Share tips: The $34bn boost for generics makers

Approaching patent expiries spell a multi-billion dollar boon for generic drugs makers, says Paul Hill - and this pharma is well-placed to profit.

To save money, governments, including Britain's, are refusing to pay for expensive medical treatments where health improvements are deemed marginal. They are also getting doctors to prescribe more generic drugs, rather than their more expensive branded counterparts. Generic drug manufacturers could therefore get a boost in 2012 as $34bn worth of drugs in America alone are due to lose patent protection. It's estimated that more than 50% of prescription medicines will be open to copycat versions before the end of 2015, in a market that's already 80% generic.

It won't all be plain sailing for the generic manufacturers, who are facing tougher competition. Of the 22 biggest drugs facing patent expiries this year, almost 75% will trigger at least two low-cost copies. The bigger ones could attract as many as ten. To succeed, a firm needs to do something more than churn out mass-produced tablets. This is where California-based Impax Laboratories comes in. Focusing on niche therapeutic areas, it already sells 102 generic products, including its top-selling clone of Shire Pharmaceutical's attention deficit hyperactivity drug, Adderall.

Impax is also formulating its own in-house medicines in areas such as Parkinson's disease, restless legs syndrome and spasticity in patients with multiple sclerosis. In February, it spent $130m for the US distribution rights to AstraZeneca's migraine treatment, Zomig. The agreement, which is expected to enhance earnings immediately, also permits Impax to develop its own drugs containing the Zomig molecule. At the fourth-quarter results, the chief executive, Larry Hsu, said: "Our internal generic pipeline continues to expand with 45 compounds waiting for approval at the Food and Drug Administration (FDA). We're also excited about our branded business."

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Impax Laboratories (Nasdaq: IPXL), rated a BUY by Piper Jaffray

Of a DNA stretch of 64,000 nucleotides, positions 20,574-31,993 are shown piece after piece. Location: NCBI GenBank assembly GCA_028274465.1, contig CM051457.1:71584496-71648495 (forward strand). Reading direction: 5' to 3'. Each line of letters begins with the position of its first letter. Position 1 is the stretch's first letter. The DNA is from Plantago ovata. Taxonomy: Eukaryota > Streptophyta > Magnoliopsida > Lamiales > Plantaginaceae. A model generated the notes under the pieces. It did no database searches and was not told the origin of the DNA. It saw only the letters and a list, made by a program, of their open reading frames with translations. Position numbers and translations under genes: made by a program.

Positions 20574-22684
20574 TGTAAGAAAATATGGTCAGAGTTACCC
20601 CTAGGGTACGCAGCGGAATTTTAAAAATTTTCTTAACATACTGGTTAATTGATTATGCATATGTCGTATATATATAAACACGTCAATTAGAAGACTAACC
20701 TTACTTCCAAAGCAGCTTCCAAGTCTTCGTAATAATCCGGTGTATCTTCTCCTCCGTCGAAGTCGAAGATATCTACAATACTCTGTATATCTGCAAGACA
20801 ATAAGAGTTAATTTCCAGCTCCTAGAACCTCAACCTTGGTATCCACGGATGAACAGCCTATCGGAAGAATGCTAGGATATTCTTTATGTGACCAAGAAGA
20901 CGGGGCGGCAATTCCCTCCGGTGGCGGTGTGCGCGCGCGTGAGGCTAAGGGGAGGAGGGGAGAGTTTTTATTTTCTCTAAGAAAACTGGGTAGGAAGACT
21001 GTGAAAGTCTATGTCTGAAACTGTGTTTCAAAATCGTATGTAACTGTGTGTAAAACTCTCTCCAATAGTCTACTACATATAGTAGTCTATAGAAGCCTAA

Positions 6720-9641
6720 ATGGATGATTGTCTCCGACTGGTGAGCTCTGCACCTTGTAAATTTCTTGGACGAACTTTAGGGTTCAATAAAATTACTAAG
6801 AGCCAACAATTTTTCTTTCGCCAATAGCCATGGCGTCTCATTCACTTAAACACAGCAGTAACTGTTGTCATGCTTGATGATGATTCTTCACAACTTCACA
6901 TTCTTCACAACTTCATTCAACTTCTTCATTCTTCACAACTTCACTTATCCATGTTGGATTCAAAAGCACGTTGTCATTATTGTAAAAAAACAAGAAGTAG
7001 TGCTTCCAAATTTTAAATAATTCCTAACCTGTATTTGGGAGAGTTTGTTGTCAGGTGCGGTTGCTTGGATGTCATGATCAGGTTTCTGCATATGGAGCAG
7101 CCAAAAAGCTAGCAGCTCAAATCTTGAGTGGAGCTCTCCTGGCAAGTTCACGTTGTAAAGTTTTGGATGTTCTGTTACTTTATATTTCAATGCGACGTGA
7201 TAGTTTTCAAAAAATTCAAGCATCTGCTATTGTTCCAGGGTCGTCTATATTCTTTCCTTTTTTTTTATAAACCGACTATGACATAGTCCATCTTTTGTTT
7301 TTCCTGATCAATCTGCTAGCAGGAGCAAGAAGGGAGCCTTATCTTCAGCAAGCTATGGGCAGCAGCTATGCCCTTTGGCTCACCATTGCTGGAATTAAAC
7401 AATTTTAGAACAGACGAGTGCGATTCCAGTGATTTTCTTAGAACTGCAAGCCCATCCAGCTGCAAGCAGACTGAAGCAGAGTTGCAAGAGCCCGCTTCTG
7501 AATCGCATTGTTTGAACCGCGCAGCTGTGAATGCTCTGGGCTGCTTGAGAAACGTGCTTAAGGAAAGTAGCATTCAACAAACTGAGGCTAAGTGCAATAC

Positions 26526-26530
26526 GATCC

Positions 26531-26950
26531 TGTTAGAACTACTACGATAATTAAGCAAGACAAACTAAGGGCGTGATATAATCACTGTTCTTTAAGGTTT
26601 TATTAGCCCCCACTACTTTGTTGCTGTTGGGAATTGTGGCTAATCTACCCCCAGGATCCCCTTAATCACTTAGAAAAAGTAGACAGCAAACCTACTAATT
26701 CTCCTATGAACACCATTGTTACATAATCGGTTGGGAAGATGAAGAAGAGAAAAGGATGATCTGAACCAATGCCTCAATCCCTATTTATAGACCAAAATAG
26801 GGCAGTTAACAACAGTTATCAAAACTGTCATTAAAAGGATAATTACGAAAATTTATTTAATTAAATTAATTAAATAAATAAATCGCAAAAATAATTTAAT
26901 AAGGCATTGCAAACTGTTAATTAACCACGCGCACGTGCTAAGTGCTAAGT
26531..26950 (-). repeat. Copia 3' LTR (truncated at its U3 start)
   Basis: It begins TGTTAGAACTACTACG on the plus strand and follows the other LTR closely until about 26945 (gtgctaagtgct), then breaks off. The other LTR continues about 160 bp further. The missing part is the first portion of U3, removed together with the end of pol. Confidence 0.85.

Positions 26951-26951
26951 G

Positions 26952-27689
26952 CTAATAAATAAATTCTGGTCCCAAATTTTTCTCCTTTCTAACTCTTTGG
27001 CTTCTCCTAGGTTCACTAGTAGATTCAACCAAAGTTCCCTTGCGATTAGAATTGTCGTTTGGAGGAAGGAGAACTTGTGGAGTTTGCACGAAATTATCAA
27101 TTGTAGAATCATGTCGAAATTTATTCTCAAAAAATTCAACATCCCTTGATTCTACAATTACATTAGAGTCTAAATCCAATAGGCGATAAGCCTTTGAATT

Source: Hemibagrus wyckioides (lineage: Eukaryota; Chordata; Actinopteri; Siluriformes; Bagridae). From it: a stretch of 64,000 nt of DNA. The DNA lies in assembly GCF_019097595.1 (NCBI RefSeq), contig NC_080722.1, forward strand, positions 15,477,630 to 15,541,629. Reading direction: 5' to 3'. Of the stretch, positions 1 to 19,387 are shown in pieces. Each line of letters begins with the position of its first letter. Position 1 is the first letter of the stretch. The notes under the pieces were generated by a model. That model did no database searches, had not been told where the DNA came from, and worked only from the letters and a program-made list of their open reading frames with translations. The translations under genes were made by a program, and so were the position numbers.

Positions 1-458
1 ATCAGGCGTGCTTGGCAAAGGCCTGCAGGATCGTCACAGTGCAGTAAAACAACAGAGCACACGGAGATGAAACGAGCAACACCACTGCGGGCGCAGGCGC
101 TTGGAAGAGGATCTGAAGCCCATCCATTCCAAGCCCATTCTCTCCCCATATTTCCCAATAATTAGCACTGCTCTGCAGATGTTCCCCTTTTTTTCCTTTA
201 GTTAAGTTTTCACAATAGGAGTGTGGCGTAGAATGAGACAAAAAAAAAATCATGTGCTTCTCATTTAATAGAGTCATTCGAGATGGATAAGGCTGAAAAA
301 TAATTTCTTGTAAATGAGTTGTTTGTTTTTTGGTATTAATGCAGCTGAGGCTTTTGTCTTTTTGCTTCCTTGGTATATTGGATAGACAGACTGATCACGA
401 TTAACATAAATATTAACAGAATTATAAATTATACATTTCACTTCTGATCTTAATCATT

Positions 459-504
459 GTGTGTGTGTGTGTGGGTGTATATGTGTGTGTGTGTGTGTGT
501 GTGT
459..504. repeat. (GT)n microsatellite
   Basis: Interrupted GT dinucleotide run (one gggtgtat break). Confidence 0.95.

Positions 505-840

For 2012 Wall Street is expecting turnover and underlying earnings per share (EPS) of $664m and $1.83 respectively. That puts the stock on an undemanding price/earnings (p/e) ratio of 13. I rate the business on a ten-times EBITA multiple, which, adjusted for proforma net cash of $216m, generates an intrinsic worth of about $30 a share.

As for risks, Impax is exposed to intensifying competition, the usual regulatory hurdles and pipeline setbacks relating to its own research and development efforts. It is also awaiting final clearance from the FDA, after being issued with a warning letter following an audit of one of its factories. The board is confident it has addressed the issues.

Piper Jaffray has a price target of $32 per share, with first-quarter results due out in early May.

Paul Hill also writes a weekly share-tipping newsletter, Precision Guided Investments. See , or phone 020-7633 3634 for more.

Paul gained a degree in electrical engineering and went on to qualify as a chartered management accountant. He has extensive corporate finance and investment experience and is a member of the Securities Institute.

Over the past 16 years Paul has held top-level financial management and M&A roles for blue-chip companies such as O2, GKN and Unilever. He is now director of his own capital investment and consultancy firm, PMH Capital Limited.

Paul is an expert at analysing companies in new, fast-growing markets, and is an extremely shrewd stock-picker.